I looked them up in my copy of "Garden Insects of North America" and found a two page entry with lots of color photographs. I learned that they are also known as the Imported Cabbageworm or the Cabbage Butterfly and that they are common throughout North America. Under the category of Life History and Habits I found the following:
"In the northern U.S. and Canada they spend the winter as a pupa among plant debris in the vicinity of previously infested plants. The adult butterflies become active in mid-spring, and the females lay yellow, bullet-shaped eggs on leaves. (The appearance of this insect in spring, coincident with when the cows would again begin to produce milk, is the source of the English term "butterfly.")"
|Little green caterpillars leaving big holes in the broccoli leaves|
|Notice how the caterpillar in the center of the photo is well camouflaged|
My organic solution to the problem of cabbage whites is to hand pick the caterpillars from the plants. Yes this is somewhat of a tedious chore, but I'd rather not poison the broccoli and risk poisoning my honeybees in order to get rid of the caterpillars. Its not as difficult to pick the caterpillars off the broccoli, but it can be a serious chore with cabbage. There are just a lot more crevices where the caterpillars can hide on the cabbages. I think an easier solution would be to issue butterfly nets to the grandkids and then put a bounty on little white butterflies.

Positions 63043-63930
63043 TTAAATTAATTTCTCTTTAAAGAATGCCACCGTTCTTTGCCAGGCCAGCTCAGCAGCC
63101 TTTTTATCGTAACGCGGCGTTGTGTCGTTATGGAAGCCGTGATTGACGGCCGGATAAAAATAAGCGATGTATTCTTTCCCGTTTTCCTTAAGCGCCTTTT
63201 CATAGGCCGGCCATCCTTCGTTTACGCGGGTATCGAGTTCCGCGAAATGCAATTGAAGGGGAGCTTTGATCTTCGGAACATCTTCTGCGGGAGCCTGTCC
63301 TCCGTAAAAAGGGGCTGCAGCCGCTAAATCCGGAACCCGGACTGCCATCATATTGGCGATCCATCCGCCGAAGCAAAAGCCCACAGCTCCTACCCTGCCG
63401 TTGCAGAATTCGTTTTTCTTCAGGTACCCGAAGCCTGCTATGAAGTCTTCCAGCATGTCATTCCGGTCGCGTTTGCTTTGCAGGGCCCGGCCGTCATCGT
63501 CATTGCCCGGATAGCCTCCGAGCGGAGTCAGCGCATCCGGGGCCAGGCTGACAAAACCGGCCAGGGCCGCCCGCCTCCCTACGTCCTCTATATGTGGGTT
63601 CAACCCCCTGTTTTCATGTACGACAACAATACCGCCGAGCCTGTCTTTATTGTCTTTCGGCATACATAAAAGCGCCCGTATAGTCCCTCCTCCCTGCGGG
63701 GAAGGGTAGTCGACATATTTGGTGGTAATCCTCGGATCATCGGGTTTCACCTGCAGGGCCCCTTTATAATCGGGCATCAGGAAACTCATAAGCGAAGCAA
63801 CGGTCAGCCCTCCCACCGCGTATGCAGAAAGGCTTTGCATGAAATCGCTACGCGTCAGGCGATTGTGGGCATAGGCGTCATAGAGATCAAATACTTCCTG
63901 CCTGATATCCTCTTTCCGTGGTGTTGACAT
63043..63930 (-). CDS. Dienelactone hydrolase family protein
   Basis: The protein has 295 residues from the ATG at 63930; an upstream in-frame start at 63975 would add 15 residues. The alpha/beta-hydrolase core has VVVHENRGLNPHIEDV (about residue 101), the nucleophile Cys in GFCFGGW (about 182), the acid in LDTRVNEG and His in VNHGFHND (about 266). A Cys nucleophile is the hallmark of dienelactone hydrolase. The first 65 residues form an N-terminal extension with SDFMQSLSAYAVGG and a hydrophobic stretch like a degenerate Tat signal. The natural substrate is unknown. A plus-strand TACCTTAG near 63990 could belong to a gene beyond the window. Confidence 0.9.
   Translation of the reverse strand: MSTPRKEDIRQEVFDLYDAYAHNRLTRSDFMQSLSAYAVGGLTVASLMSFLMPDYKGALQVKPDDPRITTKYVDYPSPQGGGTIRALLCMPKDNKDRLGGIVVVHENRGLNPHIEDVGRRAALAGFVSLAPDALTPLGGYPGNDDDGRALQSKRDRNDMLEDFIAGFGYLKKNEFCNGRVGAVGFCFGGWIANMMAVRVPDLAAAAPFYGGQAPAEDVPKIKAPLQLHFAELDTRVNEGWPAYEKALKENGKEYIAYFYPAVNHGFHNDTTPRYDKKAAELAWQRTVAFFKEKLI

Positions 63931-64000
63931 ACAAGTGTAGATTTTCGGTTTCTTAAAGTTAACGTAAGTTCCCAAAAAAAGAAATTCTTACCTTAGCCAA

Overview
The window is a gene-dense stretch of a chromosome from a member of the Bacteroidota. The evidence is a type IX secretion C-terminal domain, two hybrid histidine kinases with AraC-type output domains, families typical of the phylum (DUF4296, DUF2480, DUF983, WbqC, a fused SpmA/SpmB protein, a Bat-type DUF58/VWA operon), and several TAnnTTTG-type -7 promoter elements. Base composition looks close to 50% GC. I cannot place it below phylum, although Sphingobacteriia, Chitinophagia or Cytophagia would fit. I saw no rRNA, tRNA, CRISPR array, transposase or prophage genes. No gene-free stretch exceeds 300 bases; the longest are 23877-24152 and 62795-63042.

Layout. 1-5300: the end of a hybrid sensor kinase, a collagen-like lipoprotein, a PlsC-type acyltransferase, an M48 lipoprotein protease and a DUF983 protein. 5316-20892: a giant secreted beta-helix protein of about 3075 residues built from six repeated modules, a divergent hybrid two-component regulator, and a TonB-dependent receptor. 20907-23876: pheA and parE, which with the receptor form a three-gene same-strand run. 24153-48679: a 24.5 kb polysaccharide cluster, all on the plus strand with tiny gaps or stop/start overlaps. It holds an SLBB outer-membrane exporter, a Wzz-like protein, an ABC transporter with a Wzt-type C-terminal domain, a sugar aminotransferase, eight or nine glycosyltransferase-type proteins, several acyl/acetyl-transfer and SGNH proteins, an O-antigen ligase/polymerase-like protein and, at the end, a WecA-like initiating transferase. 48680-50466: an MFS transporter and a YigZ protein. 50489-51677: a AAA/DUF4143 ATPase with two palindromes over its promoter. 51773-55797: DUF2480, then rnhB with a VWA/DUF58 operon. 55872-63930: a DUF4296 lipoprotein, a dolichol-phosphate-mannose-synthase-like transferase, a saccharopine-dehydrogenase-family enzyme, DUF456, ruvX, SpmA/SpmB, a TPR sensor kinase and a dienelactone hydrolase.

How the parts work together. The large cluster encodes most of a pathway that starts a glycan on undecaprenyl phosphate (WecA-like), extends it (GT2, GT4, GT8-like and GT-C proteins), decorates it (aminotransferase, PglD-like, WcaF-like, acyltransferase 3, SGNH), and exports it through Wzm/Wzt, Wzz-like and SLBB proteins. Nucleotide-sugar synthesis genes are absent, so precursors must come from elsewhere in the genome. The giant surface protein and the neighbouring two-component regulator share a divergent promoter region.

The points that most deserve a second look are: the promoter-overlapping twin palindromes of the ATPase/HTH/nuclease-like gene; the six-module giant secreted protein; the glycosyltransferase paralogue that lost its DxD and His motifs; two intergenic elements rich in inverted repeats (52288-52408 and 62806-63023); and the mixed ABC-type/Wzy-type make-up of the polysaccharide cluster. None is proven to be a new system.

|Tasty treats for the chickens|
As noted in my previous post on chicken and dumplings, I don't like to waste meat, including insect protein. Like any good recycler I took these caterpillars to a place where they could be recycled into something useful, namely chicken eggs. I do the same thing with drone larvae from my bee hives. I sometimes do drone trapping as a way to monitor the level of varroa infestation in my beehives. This requires the removing capped drone brood to determine if there are a lot of varroa mites on the pupating drones. After I'm done with this process, I simply throw the drone brood into the chicken pen. As a general rule, the hens seem to catch on a little quicker to the fact that I may be bringing a treat when I toss stuff into their pen.
|Rose the chicken enthusiastically gobbles up the caterpillars|